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Essay: How to end the Abortion Stalemate??

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Few rulings in American history reverberated across the political and social landscape with as much seismic fallout as the Roe v. Wade decision handed down 36 years ago.

Liberals cheered the landmark case as a breakthrough in women's rights. Conservatives and religious leaders railed against the Supreme Court's decision as an affront to human life and a classic display of judicial overreach.

Decades passed, ideologies hardened and bumper sticker slogans ruled the day. The abortion culture wars rewarded the shrillest voices and shattered bridges to common ground.

Today a new generation of Catholic, evangelical and other faithful Americans who believe that over 1 million abortions performed a year represent a profound moral failure are pushing to end the abortion stalemate.

Recognizing the tragedy of terminating a pregnancy will never be solved by harsh rhetoric or through legal battles alone, these religious voters support bipartisan efforts to reduce the number of abortions by preventing unintended pregnancies, expanding adoption opportunities and increasing economic supports to vulnerable women.

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A post-election poll conducted by Public Religion Research, sponsored by Faith in Public Life, Catholics in Alliance for the Common Good and Sojourners, found overwhelming support for this approach. This consensus aligns with common sense and research.

A national abortion study Catholics in Alliance commissioned found lower abortion rates in states that provide robust economic assistance to low-income families, quality child care for working mothers and where employment figures are strong.??

Let's be clear. It's a mistake to think about preventing abortion and social justice as competing priorities. We need to promote a consistent ethic of life that recognizes the connections between poverty, lack of health care, economic inequality and abortion rates.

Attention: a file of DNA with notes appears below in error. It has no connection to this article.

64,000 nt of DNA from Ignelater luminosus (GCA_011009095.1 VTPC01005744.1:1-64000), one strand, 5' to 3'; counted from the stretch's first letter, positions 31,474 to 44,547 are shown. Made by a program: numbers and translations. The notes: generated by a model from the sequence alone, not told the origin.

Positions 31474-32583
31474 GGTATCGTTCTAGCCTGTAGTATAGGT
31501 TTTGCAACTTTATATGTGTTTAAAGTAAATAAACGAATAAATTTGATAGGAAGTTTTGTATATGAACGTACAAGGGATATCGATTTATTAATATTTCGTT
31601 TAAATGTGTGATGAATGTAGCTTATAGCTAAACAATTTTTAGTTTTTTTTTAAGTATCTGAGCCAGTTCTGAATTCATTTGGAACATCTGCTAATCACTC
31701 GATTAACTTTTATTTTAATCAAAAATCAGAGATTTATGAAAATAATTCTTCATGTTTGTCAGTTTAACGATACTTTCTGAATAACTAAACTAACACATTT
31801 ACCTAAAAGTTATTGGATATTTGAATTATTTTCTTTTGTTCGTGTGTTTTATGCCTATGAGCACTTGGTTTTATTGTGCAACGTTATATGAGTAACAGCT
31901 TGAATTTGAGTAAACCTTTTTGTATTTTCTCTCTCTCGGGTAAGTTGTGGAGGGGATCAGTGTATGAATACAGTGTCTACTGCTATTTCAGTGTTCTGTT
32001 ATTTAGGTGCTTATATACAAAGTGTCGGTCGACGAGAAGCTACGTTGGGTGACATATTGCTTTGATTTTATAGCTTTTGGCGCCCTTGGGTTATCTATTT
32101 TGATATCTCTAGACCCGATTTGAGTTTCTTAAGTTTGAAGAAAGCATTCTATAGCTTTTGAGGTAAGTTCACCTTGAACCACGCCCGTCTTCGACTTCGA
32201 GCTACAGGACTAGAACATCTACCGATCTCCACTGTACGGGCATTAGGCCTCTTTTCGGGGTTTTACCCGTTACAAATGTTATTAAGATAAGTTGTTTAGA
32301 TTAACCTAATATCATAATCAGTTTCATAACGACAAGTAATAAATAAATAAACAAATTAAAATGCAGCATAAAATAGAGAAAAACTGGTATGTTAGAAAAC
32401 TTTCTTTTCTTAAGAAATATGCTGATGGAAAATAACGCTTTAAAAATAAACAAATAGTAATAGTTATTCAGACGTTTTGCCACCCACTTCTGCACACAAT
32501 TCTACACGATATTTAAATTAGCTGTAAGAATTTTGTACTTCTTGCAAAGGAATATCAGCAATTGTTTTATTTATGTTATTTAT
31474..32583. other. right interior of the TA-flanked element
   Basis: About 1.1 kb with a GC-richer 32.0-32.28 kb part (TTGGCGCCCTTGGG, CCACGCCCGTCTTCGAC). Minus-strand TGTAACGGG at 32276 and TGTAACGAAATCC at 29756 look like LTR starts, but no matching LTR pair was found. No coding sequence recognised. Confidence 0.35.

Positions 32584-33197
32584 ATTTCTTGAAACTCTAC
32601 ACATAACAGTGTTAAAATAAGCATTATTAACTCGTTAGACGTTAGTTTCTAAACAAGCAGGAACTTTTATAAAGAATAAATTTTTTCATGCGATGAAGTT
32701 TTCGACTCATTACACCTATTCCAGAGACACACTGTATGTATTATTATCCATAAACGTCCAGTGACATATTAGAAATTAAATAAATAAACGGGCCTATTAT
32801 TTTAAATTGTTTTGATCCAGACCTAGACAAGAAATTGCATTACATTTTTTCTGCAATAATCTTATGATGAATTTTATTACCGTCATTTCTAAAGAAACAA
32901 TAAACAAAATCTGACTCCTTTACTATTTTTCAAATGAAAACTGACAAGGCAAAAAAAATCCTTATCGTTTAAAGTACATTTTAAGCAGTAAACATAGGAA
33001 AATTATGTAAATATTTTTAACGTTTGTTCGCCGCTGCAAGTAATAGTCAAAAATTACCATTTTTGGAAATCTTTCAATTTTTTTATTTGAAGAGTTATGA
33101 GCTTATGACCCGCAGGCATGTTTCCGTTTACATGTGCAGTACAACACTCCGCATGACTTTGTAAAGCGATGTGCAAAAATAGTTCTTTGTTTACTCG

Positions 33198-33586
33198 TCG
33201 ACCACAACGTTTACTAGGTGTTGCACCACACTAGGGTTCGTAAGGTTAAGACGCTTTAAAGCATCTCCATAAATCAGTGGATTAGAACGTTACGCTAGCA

Those who doubt that living wages and access to affordable health care won't also help prevent abortions should remember that the abortion rate for women living in poverty is more than four times higher than for women earning 300 percent above the poverty line.

At a time of economic crisis and increasing unemployment, any serious effort to prevent abortion must grapple with finding pragmatic solutions to these socioeconomic realities. This will require creative thinking, political courage and bold leadership.

Democrats must do a better job acknowledging the moral dimensions of abortion and not write off pro-life voters. Republicans must put meat on the bones of pro-life rhetoric by starting to fight for increases in the minimum wage, children's health insurance programs and other robust efforts to stitch together our nation's tattered social safety net.

Pro-life and pro-choice members of Congress are working together to find common ground and push common-sense initiatives that offer women a helping hand instead of condemnation. The Pregnant Women Support Act and the Reducing the Need for Abortions and Supporting Parents Act will not please everyone on both sides of this divisive issue. But these measures represent an era of new thinking that marries moral urgency with pragmatic action.

Research tells us what works. Voters are looking for a new path forward. Do we have the political and moral will to make abortion reduction a priority?

Sharon Dillon is the former Executive Director of the Franciscan Federation of the Third Order and the Operations Coordinator for Catholics in Alliance for the Common Good.

More coverage of the March for Life 2009 from NCR

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